February 6, 1967.
Appeal from the Chancery Court, Bolivar County, William H. Bizzell, Chancellor.
Jacobs, Griffith Hatcher, Cleveland, for appellant.
W.E. O'Hare, Alfred A. Levingston, Cleveland, for appellee.
The International Order of Twelve, Knights Daughters of Tabor, a nonprofit corporation, hereinafter for brevity called Tabor, sued Cora Lee Marshall, hereinafter called defendant, for an alleged misappropriation of funds. After a full hearing on the merits the chancery court entered a decree in favor of defendant and dismissed the bill of complaint.
The main questions involved in this appeal are: (1) whether the chancellor was manifestly wrong in finding that Tabor failed to meet the burden of proving that defendant misappropriated the funds; and (2) whether the proof was sufficient to raise a presumption of fraud on the ground that defendant was a fiduciary, thereby shifting to defendant the duty of explaining the shortage.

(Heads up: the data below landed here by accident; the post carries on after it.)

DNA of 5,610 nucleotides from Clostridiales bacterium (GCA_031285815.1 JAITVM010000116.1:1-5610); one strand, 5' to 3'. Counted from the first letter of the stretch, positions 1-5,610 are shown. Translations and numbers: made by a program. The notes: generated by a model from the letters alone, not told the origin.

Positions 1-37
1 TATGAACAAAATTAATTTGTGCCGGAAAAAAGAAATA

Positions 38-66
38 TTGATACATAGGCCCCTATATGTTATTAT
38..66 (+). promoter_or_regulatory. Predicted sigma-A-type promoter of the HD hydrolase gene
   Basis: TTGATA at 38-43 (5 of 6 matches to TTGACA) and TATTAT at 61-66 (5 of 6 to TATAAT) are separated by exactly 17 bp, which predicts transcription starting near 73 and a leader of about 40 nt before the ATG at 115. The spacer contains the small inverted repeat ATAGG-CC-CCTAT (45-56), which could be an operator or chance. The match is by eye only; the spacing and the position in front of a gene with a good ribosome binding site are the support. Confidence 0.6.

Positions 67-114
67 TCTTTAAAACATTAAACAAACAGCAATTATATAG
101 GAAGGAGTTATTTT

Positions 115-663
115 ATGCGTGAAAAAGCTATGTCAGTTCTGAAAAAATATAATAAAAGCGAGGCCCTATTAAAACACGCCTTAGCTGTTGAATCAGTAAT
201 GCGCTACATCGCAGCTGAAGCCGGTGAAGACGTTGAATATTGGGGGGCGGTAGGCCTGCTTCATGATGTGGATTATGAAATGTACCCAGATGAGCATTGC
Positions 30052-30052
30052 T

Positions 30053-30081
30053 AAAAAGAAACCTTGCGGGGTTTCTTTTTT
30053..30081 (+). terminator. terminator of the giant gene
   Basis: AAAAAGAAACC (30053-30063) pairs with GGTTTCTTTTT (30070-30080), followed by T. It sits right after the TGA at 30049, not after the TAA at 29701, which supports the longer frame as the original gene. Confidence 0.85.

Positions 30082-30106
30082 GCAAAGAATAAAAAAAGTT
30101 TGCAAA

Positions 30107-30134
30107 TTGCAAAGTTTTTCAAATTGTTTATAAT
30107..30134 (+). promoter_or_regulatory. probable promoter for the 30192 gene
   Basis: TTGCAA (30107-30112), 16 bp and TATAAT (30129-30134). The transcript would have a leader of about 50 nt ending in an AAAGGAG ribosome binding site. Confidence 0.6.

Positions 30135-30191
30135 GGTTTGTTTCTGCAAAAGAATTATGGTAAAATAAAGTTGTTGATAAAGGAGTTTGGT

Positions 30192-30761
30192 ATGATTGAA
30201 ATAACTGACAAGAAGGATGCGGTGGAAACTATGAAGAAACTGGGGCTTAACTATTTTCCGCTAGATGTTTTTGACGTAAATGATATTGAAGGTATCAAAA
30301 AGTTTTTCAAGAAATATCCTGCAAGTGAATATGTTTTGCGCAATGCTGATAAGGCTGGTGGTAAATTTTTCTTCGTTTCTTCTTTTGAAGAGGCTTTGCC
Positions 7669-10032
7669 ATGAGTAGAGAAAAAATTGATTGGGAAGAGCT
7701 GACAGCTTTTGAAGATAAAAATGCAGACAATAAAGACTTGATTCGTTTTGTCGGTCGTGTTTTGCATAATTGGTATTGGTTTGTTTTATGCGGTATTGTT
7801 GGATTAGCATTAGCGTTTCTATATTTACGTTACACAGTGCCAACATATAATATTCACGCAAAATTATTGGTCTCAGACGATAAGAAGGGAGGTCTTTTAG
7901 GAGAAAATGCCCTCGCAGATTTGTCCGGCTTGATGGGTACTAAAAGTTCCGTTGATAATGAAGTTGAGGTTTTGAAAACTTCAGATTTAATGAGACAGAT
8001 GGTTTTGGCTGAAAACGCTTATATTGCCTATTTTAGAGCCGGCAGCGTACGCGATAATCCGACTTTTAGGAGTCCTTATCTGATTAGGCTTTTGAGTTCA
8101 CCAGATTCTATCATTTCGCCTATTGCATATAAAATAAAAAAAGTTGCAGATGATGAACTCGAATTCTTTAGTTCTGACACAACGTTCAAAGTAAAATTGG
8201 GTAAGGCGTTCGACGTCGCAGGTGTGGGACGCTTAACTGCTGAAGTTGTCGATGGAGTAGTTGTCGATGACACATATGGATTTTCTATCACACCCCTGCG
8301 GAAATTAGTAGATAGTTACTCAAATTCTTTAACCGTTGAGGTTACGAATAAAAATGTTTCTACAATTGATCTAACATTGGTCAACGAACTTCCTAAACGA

Defendant was the head bookkeeper of Tabor, which operated a hospital and had an income of about $300,000 per year from local organizations and other sources. Funds were received by mail and personal delivery and were sometimes delivered to individual employees at their homes. The finance office, in which defendant was the head bookkeeper, was operated by five employees. The Chief Grand Scribe of Tabor was over these employees, but he did not stay in the office. The funds coming into the finance office consisted of money orders and cash. Defendant and another employee handled the money when it came into the office and put it in the safe, the combination to which was known by defendant and one Flotilla Norman, another employee. The receipts were entered on a cash book. Bills were paid in cash and no receipts taken; the record of the cash outlay was entered in the cash book under "Disbursements." The money was then deposited in various banks where Tabor carried accounts, and these deposits were listed under "Disbursements." During the period from December 1, 1961, through November 30, 1962, there was an alleged shortage of $9,836.33; the cash received from various sources was $286,735.77; the amount deposited to Tabor's accounts in banks was $263,870.29, and $13,029.15 was shown to have been paid out in cash for postage, various expenses, loans, etc., leaving the shortage already mentioned.